Nano thermoelectric materials
Synthesis and Characterisation of Thermoelectric Materials
The search for newer and cleaner alternative energy sources are the need of the present day. Waste heat recovery and conversion of it into useful energy is the basis of thermoelectric materials. The efficiency of such materials is characterized by Thermoelectric figure of merit ZT=S2s/k where S=Seebeck Coefficient, s= Electrical Conductivity, k=Thermal Conductivity where k=ke + kl; ke due to electronic conduction and kl due to lattice vibrations. For an effective thermoelectric material, the need for a material with a high S and s but low k is essential. It has been found that semiconductors are the best candidates for these materials. (Bi,Sb)2Te3, SnSe, PbTe are some of the best known thermoelectric materials. However limitations on mechanical properties, high temperature applications, toxicity and abundance are common issues that are faced by these materials and the search for newer materials is still on.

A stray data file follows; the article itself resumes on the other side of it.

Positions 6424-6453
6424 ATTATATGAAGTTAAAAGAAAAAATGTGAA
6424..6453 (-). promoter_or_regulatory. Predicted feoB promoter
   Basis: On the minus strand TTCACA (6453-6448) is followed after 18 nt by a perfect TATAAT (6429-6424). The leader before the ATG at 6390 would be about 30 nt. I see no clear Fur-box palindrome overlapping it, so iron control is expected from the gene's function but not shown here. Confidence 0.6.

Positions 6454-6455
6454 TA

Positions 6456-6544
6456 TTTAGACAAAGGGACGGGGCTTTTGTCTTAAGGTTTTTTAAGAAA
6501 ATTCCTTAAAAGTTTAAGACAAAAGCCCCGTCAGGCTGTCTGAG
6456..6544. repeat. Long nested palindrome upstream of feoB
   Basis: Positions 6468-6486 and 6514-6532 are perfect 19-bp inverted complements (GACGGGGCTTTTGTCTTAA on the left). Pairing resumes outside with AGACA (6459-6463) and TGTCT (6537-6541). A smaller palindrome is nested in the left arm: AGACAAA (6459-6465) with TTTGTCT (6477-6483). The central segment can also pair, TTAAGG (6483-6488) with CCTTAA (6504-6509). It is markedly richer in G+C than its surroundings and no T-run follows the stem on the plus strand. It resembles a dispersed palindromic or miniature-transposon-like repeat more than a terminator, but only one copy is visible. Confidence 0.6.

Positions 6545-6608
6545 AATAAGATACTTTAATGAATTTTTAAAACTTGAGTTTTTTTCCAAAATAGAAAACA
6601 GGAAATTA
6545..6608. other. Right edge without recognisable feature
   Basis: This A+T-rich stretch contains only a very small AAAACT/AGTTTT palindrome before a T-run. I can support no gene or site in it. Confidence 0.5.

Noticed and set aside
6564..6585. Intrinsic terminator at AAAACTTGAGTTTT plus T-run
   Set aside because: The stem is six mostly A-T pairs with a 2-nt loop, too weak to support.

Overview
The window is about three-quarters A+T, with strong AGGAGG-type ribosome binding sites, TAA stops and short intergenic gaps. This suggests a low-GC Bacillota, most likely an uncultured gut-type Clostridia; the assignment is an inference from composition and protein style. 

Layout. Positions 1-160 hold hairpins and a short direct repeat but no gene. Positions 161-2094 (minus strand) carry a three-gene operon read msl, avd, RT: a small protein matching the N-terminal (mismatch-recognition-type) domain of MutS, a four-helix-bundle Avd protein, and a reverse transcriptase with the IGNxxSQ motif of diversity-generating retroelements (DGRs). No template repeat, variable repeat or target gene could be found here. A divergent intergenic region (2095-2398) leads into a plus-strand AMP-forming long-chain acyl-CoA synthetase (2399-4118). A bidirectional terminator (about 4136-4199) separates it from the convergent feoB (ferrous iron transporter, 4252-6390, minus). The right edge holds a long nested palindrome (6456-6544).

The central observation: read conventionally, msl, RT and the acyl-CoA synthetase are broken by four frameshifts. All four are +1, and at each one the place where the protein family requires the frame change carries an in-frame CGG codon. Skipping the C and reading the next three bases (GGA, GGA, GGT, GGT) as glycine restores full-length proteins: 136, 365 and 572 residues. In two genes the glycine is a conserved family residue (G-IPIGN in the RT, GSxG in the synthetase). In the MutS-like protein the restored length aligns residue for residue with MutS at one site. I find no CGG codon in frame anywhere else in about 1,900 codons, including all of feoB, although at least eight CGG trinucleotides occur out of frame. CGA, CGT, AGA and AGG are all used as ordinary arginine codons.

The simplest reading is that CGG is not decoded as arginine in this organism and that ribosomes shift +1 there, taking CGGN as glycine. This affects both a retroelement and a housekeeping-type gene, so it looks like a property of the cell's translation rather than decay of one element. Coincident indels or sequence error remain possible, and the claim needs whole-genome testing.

Our current research looks into Half heusler alloys for high temperature thermoelectric applications. The synthesis of these alloys are carried out by vacuum arc melting followed by ball milling to make them into nanomaterials. Nanostructuring improves the property by scattering heat carrying phonons which thereby decrease the net thermal conductivity and improves upon ZT. Research is underway to improve thermoelectric properties and correlate the properties with the microstructure in half heusler alloys. Additionally, we are also working on several antimonides and sulphides to synthesize thermoelectric materials with cheaper, less-toxic and more earth abundant elements.
XRD Pattern of TiFe0.5Ni0.5Sb
SEM image of as-cast Mg3Sb1.8Pb0.2 alloys (dark grey is Mg-Sb-Pb phase & light grey is Sb phase)